I think Mr. Townsend hit the nail on the head. Unfortunately, I fear it's inevitable that we will find ourselves on a dramatically lower pay scale in the near future. I think this will not only be because of techs being abundantly available due to lower credential standards, but also because we will be replaced in a large part by automated equipment and take-home testing.

Our hard work over the years  has contributed greatly in the development of new technology in the field and it continues to do so. That being said, there's a certain amount of resentment that comes from knowing that you are essentially working yourself out of a job. I now know how the ex-cashier must feel every time they see a self checkout aisle at their old grocery store.

Justin, Sleep - RPSGT April 28, 2011 1:35 AM
Lebanon PA

I do not believe a new credential from AASM  is needed but I do  believe the current governing  sysytem of the BRPT needs more transparency with an "elected" rather than "selected" board of directors that can make independant decisions.  I am disappointed in both entities  that seem to have missed their intended goals and have  made missteps that have splintered the technical staffs that serve throughout the nation.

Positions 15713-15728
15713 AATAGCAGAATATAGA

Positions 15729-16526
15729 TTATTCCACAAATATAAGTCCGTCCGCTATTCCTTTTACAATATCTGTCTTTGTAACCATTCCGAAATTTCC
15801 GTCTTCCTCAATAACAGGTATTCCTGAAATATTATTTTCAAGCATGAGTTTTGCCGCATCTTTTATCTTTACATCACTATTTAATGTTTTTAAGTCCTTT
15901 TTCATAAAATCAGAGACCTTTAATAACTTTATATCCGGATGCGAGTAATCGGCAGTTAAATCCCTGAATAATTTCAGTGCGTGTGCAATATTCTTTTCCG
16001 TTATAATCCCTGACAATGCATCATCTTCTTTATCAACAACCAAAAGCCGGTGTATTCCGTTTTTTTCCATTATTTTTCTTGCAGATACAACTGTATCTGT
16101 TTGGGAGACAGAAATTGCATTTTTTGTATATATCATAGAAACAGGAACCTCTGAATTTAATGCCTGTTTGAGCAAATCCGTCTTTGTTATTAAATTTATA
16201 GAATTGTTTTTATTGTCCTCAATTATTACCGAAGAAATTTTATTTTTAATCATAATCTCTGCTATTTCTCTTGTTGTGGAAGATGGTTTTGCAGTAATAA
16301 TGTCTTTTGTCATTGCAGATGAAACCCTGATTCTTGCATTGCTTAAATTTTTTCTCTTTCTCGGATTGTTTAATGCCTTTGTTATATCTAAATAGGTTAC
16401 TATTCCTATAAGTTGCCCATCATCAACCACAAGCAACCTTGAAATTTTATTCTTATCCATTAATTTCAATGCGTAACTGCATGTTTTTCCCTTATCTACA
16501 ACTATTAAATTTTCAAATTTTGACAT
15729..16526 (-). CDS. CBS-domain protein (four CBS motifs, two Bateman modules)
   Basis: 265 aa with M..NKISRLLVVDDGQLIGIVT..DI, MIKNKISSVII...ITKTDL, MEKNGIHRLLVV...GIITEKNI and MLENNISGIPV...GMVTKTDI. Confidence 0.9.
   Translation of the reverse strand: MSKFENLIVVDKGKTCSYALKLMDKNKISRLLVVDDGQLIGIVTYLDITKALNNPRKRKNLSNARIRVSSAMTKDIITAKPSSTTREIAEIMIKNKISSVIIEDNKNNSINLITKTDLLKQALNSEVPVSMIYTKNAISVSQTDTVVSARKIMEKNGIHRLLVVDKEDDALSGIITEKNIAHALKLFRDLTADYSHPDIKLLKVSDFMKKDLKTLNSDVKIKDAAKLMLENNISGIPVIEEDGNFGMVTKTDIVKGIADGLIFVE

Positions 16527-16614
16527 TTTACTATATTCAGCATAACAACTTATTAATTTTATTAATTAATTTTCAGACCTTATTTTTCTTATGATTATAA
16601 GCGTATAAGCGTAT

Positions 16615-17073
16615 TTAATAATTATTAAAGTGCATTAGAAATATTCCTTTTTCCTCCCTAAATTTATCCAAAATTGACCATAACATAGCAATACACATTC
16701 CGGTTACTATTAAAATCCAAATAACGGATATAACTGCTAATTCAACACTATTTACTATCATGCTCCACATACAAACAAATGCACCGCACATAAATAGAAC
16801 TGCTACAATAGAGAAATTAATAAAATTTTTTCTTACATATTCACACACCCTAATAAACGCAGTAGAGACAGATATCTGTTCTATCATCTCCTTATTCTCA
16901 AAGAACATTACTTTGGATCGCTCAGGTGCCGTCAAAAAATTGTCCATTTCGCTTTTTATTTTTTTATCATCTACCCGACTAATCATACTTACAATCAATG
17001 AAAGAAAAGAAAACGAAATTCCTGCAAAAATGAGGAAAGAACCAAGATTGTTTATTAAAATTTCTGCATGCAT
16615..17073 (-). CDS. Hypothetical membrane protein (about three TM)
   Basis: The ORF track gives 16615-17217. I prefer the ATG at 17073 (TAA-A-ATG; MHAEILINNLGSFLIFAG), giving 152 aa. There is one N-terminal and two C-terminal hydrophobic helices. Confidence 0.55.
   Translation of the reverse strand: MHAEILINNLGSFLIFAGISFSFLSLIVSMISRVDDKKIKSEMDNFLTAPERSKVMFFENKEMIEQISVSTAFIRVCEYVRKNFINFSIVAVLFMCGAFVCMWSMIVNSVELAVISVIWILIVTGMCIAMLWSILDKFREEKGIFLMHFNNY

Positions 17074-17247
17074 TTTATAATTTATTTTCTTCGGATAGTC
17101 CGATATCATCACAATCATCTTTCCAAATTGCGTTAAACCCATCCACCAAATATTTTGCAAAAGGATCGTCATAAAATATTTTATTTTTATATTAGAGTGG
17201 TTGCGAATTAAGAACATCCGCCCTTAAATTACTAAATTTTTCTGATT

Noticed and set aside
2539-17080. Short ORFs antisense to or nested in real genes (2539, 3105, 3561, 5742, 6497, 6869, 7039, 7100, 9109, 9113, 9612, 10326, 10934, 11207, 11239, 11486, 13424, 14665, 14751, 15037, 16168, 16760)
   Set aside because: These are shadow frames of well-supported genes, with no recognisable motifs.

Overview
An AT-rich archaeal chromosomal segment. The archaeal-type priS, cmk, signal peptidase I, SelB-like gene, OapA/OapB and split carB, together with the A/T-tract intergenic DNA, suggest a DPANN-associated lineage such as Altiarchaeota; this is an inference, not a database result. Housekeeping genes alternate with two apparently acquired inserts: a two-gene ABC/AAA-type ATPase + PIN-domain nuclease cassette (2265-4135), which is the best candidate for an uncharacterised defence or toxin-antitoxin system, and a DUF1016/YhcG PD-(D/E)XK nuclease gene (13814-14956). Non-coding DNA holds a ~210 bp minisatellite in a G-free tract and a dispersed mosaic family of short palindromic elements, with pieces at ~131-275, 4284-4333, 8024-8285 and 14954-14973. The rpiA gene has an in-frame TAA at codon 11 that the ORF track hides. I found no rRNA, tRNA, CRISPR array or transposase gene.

Hopefully, they both will reconsider how they are presently managing their organizations, make the necessary adjustments, and work together for the good of the patients and the sleep techs that actually do the job.

Brendan January 31, 2011 1:44 PM

I have been in SLEEP for over 11 years and registered for 3 years. I understood the test would be hard and studied several months before taking it. I passed on my first try. My coworker did as well. We both worked hard for the right to put R before PSGT on the records we run, and the pay increase we got for succeeding. I never took the modules that are required now; But I work for a hospital that strives for the best, and encourages the constant and further education of it's technicians. The test can be passed w/ the support of a good team and hard work. To lower the bar would undermine all the hard work that has been achieved by all RSPGT's.

Pamela, SLEEP - RPSGT, Swedish American Sleep Disorders Center January 29, 2011 12:53 AM
Rockford IL